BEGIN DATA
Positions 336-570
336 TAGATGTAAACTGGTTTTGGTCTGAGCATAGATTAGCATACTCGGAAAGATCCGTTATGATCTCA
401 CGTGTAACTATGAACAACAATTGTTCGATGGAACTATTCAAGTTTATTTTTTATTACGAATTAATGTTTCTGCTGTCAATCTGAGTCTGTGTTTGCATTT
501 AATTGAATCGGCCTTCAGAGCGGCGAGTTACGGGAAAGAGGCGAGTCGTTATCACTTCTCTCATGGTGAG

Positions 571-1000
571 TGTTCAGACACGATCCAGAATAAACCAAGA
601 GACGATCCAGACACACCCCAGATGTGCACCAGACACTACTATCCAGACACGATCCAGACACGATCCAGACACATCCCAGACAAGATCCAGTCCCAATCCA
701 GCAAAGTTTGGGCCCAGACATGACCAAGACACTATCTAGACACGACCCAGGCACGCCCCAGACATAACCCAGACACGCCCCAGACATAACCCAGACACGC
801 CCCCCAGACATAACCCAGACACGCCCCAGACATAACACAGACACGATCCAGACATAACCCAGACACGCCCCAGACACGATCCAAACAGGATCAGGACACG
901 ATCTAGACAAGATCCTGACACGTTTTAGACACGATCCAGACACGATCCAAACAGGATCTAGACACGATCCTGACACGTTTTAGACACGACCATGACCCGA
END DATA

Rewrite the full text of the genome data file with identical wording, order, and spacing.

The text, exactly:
Positions 336-570
336 TAGATGTAAACTGGTTTTGGTCTGAGCATAGATTAGCATACTCGGAAAGATCCGTTATGATCTCA
401 CGTGTAACTATGAACAACAATTGTTCGATGGAACTATTCAAGTTTATTTTTTATTACGAATTAATGTTTCTGCTGTCAATCTGAGTCTGTGTTTGCATTT
501 AATTGAATCGGCCTTCAGAGCGGCGAGTTACGGGAAAGAGGCGAGTCGTTATCACTTCTCTCATGGTGAG

Positions 571-1000
571 TGTTCAGACACGATCCAGAATAAACCAAGA
601 GACGATCCAGACACACCCCAGATGTGCACCAGACACTACTATCCAGACACGATCCAGACACGATCCAGACACATCCCAGACAAGATCCAGTCCCAATCCA
701 GCAAAGTTTGGGCCCAGACATGACCAAGACACTATCTAGACACGACCCAGGCACGCCCCAGACATAACCCAGACACGCCCCAGACATAACCCAGACACGC
801 CCCCCAGACATAACCCAGACACGCCCCAGACATAACACAGACACGATCCAGACATAACCCAGACACGCCCCAGACACGATCCAAACAGGATCAGGACACG
901 ATCTAGACAAGATCCTGACACGTTTTAGACACGATCCAGACACGATCCAAACAGGATCTAGACACGATCCTGACACGTTTTAGACACGACCATGACCCGA